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Pliocene reversal of late Neogene aridification.

Sniderman, J M Kale, Woodhead, Jon D, Hellstrom, John, Jordan, Gregory J, Drysdale, Russell N, Tyler, J Jonathon and Porch, Nicholas 2016, Pliocene reversal of late Neogene aridification., Proceedings of the national academy of sciences of USA, vol. 113, no. 8, pp. 1999-2004, doi: 10.1073/pnas.1520188113.

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Title Pliocene reversal of late Neogene aridification.
Author(s) Sniderman, J M Kale
Woodhead, Jon D
Hellstrom, John
Jordan, Gregory J
Drysdale, Russell N
Tyler, J Jonathon
Porch, Nicholas
Journal name Proceedings of the national academy of sciences of USA
Volume number 113
Issue number 8
Start page 1999
End page 2004
Total pages 6
Publisher National Academy of Sciences
Place of publication Washington D.C., Wash.
Publication date 2016-02-23
ISSN 1091-6490
1091-6490
Keyword(s) Neogene
aridification
paleoclimate
pollen
speleothems
Summary The Pliocene epoch (5.3-2.6 Ma) represents the most recent geological interval in which global temperatures were several degrees warmer than today and is therefore considered our best analog for a future anthropogenic greenhouse world. However, our understanding of Pliocene climates is limited by poor age control on existing terrestrial climate archives, especially in the Southern Hemisphere, and by persistent disagreement between paleo-data and models concerning the magnitude of regional warming and/or wetting that occurred in response to increased greenhouse forcing. To address these problems, here we document the evolution of Southern Hemisphere hydroclimate from the latest Miocene to the middle Pliocene using radiometrically-dated fossil pollen records preserved in speleothems from semiarid southern Australia. These data reveal an abrupt onset of warm and wet climates early within the Pliocene, driving complete biome turnover. Pliocene warmth thus clearly represents a discrete interval which reversed a long-term trend of late Neogene cooling and aridification, rather than being simply the most recent period of greater-than-modern warmth within a continuously cooling trajectory. These findings demonstrate the importance of high-resolution chronologies to accompany paleoclimate data and also highlight the question of what initiated the sustained interval of Pliocene warmth.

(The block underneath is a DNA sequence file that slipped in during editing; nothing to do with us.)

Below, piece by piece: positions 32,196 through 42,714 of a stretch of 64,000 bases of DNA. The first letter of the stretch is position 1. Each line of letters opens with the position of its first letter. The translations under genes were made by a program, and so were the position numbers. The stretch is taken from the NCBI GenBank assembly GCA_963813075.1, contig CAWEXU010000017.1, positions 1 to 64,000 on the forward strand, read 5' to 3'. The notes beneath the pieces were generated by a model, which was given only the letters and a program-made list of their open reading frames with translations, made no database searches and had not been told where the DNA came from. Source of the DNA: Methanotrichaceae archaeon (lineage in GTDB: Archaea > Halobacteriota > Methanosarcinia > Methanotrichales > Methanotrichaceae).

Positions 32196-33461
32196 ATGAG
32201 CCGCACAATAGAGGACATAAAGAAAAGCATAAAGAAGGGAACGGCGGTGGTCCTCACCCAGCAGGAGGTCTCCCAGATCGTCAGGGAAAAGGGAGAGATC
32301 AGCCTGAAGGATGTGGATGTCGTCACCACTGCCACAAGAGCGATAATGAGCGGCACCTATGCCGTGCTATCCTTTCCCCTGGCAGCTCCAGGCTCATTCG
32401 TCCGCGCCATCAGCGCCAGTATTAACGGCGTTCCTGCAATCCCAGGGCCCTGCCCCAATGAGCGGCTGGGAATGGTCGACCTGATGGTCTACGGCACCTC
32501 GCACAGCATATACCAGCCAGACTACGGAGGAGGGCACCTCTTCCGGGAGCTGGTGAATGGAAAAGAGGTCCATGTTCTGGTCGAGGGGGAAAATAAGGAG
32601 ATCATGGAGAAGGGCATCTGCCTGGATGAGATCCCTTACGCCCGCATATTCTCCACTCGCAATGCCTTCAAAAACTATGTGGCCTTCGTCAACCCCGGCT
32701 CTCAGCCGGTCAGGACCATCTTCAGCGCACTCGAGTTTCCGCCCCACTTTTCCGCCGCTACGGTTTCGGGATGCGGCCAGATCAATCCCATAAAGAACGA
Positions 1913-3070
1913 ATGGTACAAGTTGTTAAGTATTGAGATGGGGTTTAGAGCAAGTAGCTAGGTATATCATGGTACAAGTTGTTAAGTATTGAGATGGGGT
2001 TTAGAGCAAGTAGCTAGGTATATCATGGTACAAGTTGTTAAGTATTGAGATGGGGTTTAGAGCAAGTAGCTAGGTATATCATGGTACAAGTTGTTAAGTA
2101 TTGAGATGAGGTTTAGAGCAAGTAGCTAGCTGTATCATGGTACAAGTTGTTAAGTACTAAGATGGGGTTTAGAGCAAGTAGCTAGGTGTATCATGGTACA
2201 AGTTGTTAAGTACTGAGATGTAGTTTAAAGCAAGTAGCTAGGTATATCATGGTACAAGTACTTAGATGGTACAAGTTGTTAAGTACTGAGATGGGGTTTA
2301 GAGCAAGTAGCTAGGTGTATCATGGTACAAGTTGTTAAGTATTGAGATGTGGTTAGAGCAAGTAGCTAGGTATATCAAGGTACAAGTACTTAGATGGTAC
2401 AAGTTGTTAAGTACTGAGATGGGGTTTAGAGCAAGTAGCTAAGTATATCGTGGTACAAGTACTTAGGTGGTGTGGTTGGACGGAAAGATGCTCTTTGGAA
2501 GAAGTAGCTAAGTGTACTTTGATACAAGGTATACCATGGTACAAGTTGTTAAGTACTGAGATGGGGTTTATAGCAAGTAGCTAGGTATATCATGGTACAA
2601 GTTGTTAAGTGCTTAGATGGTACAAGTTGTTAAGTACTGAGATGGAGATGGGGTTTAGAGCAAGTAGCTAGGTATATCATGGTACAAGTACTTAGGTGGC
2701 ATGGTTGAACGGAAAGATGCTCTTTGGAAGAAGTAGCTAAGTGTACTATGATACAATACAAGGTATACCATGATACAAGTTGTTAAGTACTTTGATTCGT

Language eng
DOI 10.1073/pnas.1520188113
Field of Research 040104 Climate Change Processes
040308 Palaeontology (incl Palynology)
Socio Economic Objective 970104 Expanding Knowledge in the Earth Sciences
HERDC Research category C1 Refereed article in a scholarly journal
ERA Research output type C Journal article
Copyright notice ©2016, National Academy of Sciences
Persistent URL http://hdl.handle.net/10536/DRO/DU:30085334

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